I am happy to announce that I took this Monday by the horns and, in going for the gusto, had many unexpectedly pleasant moments. Even with a few administrative speed bumps, the office day was complete with follow up visits noting improvement and multiple opportunities to share the benefits of osteopathy with new patients. Littlest greeted me with joyful squeals and sticky snuggles at home and the normally hectic transition (aka Monday madness) was surprisingly smoothed. I had a few quiet moments to complete cupcakes as requested by middlest for his impromptu post-soccer-practice birthday party and embraced the opportunity to share a Paleo recipe with my team.
Practice itself went well, due in large part to sunshine replacing the frigid downpour of weeks prior and, likely, thanks to the promise of birthday snacks. In what proved to be a sensationally simple celebration, sharing games and treats with friends already gathered for the weekly soccer session, middlest had a moment all his own and the team enjoyed fun together. As the evening cooled and we chased pockets full of sunshine to keep warm, the focus shifted to my husband, who reunited with his own teammates after a long winter riddled with injury, rejuvenating his competitive spirit.
Though bedtime neared, I couldn’t bring myself to drag biggest and middlest out of the last predicted day of warmth this week. So, as they took turns keeping goal for one another, I found myself wandering to the edge of a grassy 1312-foot oval. In what seemed a fated encounter as the CrossFit Endurance Workout of the Day (WOD) called for Short Intervals – specifically a 400m time trial – it seemed I had no choice but to try my hand at keeping a consistent pace through eight rounds. With gratitude for the unexpected opportunity, I just started running and managed to stay within the 1:26-1:28 range over each lap.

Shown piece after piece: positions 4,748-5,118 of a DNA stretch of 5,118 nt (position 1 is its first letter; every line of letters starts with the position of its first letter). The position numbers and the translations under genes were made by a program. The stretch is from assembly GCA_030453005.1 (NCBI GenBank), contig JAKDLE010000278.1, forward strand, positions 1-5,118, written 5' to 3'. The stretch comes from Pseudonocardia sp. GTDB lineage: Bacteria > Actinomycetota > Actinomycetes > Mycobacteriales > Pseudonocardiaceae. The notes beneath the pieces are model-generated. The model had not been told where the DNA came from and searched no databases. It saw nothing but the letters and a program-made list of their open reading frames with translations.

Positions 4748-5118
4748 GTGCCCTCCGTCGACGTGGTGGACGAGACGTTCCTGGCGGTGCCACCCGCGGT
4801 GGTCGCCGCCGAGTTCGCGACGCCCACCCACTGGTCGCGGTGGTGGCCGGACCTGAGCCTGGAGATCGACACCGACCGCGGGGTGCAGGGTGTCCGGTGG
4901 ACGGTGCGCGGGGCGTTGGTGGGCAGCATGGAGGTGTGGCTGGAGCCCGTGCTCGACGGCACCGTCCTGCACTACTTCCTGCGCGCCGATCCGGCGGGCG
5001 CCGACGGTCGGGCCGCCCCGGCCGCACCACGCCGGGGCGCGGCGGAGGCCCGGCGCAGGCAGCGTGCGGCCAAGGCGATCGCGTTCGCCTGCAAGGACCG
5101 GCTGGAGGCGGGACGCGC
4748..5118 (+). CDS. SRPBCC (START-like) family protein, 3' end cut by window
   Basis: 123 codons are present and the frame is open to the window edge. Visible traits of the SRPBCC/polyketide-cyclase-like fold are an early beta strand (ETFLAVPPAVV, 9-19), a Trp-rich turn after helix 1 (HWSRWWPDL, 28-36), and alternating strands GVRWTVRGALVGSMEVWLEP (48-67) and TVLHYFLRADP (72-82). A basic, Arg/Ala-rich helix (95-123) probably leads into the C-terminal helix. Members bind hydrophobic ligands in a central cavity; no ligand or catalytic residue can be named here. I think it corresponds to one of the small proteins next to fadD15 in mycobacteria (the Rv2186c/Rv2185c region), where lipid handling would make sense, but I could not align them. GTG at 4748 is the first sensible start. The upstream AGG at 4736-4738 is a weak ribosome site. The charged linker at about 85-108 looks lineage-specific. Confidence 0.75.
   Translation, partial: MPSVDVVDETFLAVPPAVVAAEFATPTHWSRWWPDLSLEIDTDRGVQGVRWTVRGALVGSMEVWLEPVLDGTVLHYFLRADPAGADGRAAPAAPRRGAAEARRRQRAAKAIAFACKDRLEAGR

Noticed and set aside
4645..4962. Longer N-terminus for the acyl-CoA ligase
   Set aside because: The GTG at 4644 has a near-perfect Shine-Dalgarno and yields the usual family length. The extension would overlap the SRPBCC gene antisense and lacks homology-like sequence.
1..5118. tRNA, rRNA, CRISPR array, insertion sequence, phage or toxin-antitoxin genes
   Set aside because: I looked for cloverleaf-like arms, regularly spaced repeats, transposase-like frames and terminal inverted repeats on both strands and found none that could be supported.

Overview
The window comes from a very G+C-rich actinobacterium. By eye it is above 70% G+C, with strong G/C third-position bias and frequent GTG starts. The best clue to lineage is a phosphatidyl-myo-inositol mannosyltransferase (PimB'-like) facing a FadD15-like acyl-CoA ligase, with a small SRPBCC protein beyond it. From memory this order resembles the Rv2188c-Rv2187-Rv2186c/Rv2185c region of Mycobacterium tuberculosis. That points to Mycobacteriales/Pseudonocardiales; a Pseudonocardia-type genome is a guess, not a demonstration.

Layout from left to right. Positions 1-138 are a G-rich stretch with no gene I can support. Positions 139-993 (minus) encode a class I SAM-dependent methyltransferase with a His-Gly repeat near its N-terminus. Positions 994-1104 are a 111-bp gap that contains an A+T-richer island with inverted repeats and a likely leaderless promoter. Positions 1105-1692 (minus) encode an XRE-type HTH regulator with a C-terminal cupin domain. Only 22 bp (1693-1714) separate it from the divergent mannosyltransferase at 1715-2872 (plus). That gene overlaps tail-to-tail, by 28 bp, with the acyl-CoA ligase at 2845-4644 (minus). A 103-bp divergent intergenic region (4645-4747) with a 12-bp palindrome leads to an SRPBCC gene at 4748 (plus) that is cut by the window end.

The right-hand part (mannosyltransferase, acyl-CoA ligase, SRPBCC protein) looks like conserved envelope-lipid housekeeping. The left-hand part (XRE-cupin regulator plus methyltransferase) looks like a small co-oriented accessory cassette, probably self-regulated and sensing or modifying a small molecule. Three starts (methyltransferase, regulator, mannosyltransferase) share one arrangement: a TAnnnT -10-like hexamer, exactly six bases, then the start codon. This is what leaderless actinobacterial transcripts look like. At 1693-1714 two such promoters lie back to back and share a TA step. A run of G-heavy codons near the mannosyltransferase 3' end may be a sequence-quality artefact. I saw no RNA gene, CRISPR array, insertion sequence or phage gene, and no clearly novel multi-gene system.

While I was pleased with the time and, more importantly, the consistency even with shorter than recommended rest between, I marveled at the rate at which elite athletes are able to navigate that elusive single lap around the track. Reflecting on my own experience with the distance in high school, always seeking in vain the exclusive 60s goal, I could feel the intensity of all that is involved – from the burning legs to gasping lungs to the mental breakdown of each straight and curve of the track to make the meters more manageable, not to mention the ambiguous placement of the race in the sprint or distance category.
I was intrigued by this statement regarding the distance (from Stack.com):
The 400m requires all energy systems combined with solid technique at the start, proper running mechanics, clear strategy, smart race tactics and the right mindset to withstand the mental torture of mind versus body.
And in that, I gained a deeper appreciation for the distance I have most certainly completed in training more than any other and recognize that it has contributed, more than any other single workout, to my progress as a complete athlete. The 400 is unforgiving – reveals weakness both physical and mental, marries sprinter with endurance athlete, requires technical skill and execution of plan. What an opportunity to test and develop such a variety of elements in 90 seconds or less.
These concepts integral to the 400 hold simple, even obvious, talking points for success. I propose that we honor significance in the simple and use these thoughts as gentle reminders and accessible mantras to find daily opportunity to make tangible change. Can you find a place for any of these statements in your day to improve performance at home or at work? Can they help you refocus and encourage as you complete a task, consider a goal, approach a deadline, face a difficult conversation?
Engage all energy systems.
Employ solid technique from the start.
Use proper mechanics.
Have a clear strategy.
Develop smart tactics.
Strengthen mindset to withstand mental and physical challenges.
Just as that seemingly humble, innocuous singular lap around the track can require us to dig deep and helps us build strength, perhaps these basic statements can lead to contemplation and bolstering of resolve.
And so I close this sunny Monday in May grateful for success in embracing a new vantage point on the day and encouraged to expand the circle of influence of the 400m run beyond the track. May we find opportunity to fire on all cylinders, to embrace challenge from all angles and feel the exhilaration of exhaustion from expelling best effort. All systems go!